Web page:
The differential diagnosis of CCA includes nephrogenic adenoma and other benign reactive processes, as well as primary malignant tumors of the urinary bladder and metastases to the urinary bladder. Differentiating CCA from nephrogenic adenoma may be difficult. (13) The clinical and histologic features of nephrogenic adenomas indicate that they are most likely metaplastic, not neoplastic. Nephrogenic adenomas appear to arise either from adjacent urothelium or from stromal cells of mesonephric duct origin and are predominantly found in young males. (9,13) Most of these lesions are small and occasionally multiple lesions may be found. Nephrogenic adenomas usually form papillary, polypoid, or sessile structures. Microscopically, nephrogenic adenomas are composed of small tubules and cysts that resemble renal tubules (Figure 4). They are lined by a single layer of flattened, cuboidal, low columnar, or hobnail cells and generally have scant eosinophilic or amphophilic cytoplasm and bland nuclei. They are sometimes associated with adjacent areas of squamous or mucinous metaplasia. Mitotic figures are usually not seen. (9) In contrast, CCA consists of cells with abundant clear cytoplasm in solid, glandular, or tubulocystic patterns. A high mitotic rate and prominent cytologic atypia are usually present. Nephrogenic adenomas are positive for epithelial membrane antigen and low-molecularweight cytokeratin (CAM 5.2) and negative for CEA. Clear cell adenocarcinoma is positive for CAM 5.2, epithelial membrane antigen, and CEA. Variable staining is observed with antibodies to S100 protein. (9,13) [alpha]-Methylacyl coenzyme A racemase expression has also been reported in nephrogenic adenomas.18 The mean number of MIB-1-positive cells in nephrogenic adenomas is 5.5 per 200 cells, whereas the mean number reported in CCA is 41 per 200 cells. (9) Strong staining for p53 is typical in CCA but not in nephrogenic adenoma (9) (Table 1). Most cases of nephrogenic adenoma are associated with a history of genitourinary trauma, surgery, calculous disease, or renal transplant; these clinical features have not been reported in cases of CCA.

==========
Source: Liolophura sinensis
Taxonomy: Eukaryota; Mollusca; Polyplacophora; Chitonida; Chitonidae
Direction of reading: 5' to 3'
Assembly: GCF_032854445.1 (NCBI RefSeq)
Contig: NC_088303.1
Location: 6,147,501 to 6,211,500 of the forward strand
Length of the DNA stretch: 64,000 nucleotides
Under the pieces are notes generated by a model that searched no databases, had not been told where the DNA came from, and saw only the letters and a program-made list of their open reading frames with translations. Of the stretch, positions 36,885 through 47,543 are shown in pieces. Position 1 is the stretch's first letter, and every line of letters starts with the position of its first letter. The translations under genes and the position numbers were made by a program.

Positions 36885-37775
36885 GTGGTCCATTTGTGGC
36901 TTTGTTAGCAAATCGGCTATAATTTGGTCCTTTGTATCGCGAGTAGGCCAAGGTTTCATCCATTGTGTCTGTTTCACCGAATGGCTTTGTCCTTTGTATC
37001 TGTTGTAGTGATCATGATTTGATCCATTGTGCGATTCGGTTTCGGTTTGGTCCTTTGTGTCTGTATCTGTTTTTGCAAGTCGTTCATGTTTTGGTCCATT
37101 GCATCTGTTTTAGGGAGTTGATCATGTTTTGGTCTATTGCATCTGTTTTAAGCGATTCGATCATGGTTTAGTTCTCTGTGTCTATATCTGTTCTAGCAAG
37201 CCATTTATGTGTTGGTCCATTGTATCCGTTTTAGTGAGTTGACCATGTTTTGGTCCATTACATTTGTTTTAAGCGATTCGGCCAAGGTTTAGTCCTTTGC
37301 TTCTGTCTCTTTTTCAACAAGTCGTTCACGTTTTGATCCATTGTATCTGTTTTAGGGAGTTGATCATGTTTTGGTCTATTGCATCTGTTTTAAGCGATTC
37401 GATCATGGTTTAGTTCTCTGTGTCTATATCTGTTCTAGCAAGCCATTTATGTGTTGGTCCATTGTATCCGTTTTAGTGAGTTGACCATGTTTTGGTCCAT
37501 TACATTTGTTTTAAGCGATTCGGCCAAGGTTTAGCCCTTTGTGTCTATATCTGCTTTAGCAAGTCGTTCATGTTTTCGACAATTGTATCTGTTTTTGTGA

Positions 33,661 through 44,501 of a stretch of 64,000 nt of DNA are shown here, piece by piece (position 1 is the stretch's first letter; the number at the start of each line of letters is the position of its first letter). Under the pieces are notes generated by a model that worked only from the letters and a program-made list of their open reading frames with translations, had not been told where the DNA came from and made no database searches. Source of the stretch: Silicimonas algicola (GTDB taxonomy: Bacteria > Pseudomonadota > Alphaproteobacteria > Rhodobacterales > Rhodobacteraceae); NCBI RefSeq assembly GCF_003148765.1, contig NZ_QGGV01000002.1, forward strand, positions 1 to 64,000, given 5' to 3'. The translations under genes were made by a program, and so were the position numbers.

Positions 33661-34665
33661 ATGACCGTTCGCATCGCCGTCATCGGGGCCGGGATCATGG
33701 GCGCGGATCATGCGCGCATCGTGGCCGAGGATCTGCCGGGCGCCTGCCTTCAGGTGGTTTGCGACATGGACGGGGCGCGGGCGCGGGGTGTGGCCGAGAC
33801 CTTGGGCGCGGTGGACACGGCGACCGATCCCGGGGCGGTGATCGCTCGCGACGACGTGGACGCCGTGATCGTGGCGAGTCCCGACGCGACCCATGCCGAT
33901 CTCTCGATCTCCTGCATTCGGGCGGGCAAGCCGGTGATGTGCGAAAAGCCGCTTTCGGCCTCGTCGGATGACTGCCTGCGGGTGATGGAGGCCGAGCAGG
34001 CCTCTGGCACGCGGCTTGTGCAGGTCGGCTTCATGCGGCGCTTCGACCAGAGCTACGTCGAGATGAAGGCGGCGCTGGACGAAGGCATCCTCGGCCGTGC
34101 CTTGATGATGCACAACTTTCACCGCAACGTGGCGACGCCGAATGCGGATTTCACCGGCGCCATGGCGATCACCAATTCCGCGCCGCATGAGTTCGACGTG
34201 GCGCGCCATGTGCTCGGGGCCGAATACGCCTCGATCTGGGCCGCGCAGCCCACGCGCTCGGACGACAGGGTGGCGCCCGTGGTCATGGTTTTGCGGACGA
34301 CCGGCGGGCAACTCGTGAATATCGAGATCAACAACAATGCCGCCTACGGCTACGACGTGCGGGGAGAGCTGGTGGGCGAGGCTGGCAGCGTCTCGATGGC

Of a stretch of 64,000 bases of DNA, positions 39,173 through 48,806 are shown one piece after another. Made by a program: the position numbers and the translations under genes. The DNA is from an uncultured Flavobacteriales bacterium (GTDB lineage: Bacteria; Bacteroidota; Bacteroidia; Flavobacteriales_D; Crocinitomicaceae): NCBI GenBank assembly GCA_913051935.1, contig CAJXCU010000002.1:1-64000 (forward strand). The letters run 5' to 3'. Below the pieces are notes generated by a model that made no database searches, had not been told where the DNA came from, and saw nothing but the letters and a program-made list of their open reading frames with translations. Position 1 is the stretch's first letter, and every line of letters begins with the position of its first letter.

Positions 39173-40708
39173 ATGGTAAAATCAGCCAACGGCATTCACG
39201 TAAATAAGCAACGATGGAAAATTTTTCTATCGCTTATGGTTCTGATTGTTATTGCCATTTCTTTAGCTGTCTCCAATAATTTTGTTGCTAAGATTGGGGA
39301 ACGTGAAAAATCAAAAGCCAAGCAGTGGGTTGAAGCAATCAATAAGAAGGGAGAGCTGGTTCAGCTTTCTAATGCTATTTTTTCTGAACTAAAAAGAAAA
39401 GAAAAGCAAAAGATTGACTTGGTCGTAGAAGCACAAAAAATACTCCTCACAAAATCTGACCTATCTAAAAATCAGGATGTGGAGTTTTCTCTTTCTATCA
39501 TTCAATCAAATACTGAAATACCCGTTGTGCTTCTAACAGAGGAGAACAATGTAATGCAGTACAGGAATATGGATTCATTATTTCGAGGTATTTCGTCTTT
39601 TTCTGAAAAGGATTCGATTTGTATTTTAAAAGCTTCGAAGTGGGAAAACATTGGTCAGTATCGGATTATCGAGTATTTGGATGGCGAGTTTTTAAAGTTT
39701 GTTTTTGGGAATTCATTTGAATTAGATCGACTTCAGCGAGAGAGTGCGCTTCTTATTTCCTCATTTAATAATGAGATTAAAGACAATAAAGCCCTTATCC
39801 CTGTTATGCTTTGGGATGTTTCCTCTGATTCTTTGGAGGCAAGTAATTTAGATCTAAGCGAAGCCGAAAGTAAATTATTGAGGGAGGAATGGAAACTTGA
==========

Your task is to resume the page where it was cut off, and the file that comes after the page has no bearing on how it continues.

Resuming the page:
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The cells of urothelial carcinoma of the urinary bladder may have abundant glycogen-rich clear cytoplasm19;however, they lack the typical patterns of CCA.
Metastases, especially from renal and ovarian carcinoma, may be difficult to distinguish from CCA on histologic grounds alone. Correlation with clinical and radiographic findings may be required in selected cases. Immunohistochemical analysis may be valuable in differentiating between CCA and metastases. Metastatic CCA from the ovary is typically found in women with a mean age of 57 years, particularly nulliparous women. It is commonly associated with endometriosis. Most ovarian CCA tumors are cystic with solid areas, but some have papillary, tubulocystic, solid, or mixed patterns. The papillae, tubules, and cysts may be lined by polyhedral glycogenrich clear cells with round or angular nuclei (Figure 5), and they may be arranged in nests. Nuclear atypia with abnormal mitoses are frequently found. The cells are typically strongly and diffusely immunoreactive for cytokeratin, epithelial membrane antigen, Leu-M1, and B72.3; they show variable immunoreactivity for CEA and CA 12520 (Table 2).
Renal cell carcinoma (RCC) is the most common clear cell carcinoma (Figure 6), but RCC metastases to the lower urinary tract are rare. The mechanism of RCC metastasis to the bladder is not well understood, but it could involve direct extension and seed implantation of cancer cells, venous embolization of cancer cells from the venous drainage of the kidney, or lymphatic spread. (21) Renal cell carcinoma metastases consist of confluent nests or tubules composed of epithelium with uniformly clear cytoplasm containing atypical, enlarged nuclei with prominent nucleoli. Hobnail cells are usually not present. The clear cells of RCC are immunoreactive for CAM 5.2, vimentin, LeuM1, CD10, carbonic anhydrase isoenzyme IX, and epithelial membrane antigen and negative for cytokeratin 20, cytokeratin 7, 34[beta]E12, CEA, S100 protein, HMB-45, and chromogranin (22) (Table 2). Clear cell myelomelanocytic tumors, which are perivascular epithelioid tumors, are rarely found in the urinary bladder. (23) Clear cell myelomelanocytic tumors consist of nests of clear to eosinophilic epithelioid cells with delicate vascular stroma. Immunohistochemically, the tumor cells are typically positive for HMB-45 and smooth muscle actin and are negative for S100, Melan-A, desmin, and pancytokeratin. (23)